Sam Kelly and The Lost Boys played a stomping set delivered with the youthful enthusiasm of lads up for the craic combined with steadfast musicianship. Heaven knows what they had been up to at the Silent Ceilidh the night before but Sam felt the need to apologise to anyone who had witnessed their shenanigans. Their award-winning brand of infectious, accessible folk rock got the crowd dancing, culminating in a sing-a-long of The Keeper. Definitely the best band to invite to your party – just keep the drinks flowing and the music will follow. Their mischievous sense of fun and audience rapport was matched by Quebec gypsy folksters, Le Vent du Nord who pulled off the feat of slotting the riff from Europe’s The Final Countdown into a song based on an old English tale about a woman who asked her fiancé for his mother’s heart as proof of his love. Now that’s what you call fusion.
There was no shortage of big names in attendance. Eliza Carthy and the Wayward Band commanded the stage as only folk royalty can. Exuberant in a glittery band of turquoise eye shadow and a white corset, she fiddled furiously and rarely stayed still for long enough to draw breath. Irish folk legend Christy Moore headlined Saturday night with an uncompromising set reminding us of the protest song origins of folk music and its relevance to the present day. Similarly Mary Chapin Carpenter needed no gimmicks; her touching lyrics and lilting melodies had the crowd transfixed on her every word.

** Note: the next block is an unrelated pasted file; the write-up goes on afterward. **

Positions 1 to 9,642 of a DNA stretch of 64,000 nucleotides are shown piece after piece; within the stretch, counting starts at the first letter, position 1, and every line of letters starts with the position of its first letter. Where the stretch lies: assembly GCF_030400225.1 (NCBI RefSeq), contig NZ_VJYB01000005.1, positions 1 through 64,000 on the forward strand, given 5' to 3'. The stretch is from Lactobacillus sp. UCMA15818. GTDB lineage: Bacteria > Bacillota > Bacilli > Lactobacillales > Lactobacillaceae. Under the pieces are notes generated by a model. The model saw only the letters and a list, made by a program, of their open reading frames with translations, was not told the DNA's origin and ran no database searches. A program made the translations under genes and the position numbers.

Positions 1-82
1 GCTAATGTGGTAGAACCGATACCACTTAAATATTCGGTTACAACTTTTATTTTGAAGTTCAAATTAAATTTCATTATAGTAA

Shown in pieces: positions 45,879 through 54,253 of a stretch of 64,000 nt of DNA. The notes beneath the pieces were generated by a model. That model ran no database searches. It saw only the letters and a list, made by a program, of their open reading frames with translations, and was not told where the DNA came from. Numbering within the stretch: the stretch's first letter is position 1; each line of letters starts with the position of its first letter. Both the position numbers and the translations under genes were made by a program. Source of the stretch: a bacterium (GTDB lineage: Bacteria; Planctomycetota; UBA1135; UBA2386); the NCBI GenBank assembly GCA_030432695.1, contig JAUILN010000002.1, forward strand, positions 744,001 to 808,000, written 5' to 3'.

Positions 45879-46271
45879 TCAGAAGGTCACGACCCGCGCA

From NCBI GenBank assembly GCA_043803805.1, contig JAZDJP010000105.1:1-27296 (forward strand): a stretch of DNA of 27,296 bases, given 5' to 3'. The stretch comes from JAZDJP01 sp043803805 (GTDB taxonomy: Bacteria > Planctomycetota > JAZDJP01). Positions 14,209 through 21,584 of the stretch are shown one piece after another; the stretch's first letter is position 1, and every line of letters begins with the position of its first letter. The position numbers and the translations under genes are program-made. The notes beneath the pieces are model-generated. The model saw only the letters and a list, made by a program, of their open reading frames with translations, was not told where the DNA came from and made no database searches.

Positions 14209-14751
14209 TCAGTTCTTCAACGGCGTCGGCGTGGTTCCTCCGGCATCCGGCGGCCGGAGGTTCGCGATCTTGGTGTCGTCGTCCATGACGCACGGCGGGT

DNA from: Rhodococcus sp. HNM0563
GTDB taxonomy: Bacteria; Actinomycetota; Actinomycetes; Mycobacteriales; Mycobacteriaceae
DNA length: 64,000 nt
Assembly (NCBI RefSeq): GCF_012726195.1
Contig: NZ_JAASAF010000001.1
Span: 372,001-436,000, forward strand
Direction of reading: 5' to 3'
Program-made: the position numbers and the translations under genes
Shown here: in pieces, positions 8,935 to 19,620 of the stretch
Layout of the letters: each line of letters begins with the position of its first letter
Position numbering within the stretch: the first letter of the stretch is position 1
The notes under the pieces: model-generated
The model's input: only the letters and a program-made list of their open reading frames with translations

It wasn’t just about award winners and chart toppers, however. Smaller stages the Club Tent, The Den and The People’s Front Room provided opportunities for lesser known and up and coming performers, including some open stage slots. A particular highlight at The Den was sultry voiced Welsh songstress, Hannah Grace, surely destined for bigger things. Some singers were just overcome with gratitude to be there – Gerry Colvin was overwhelmed with joy that his home-penned songs went down so well in the Club Tent, although he may have come to regret his promise to buy a drink for everyone who raised their arms in the air.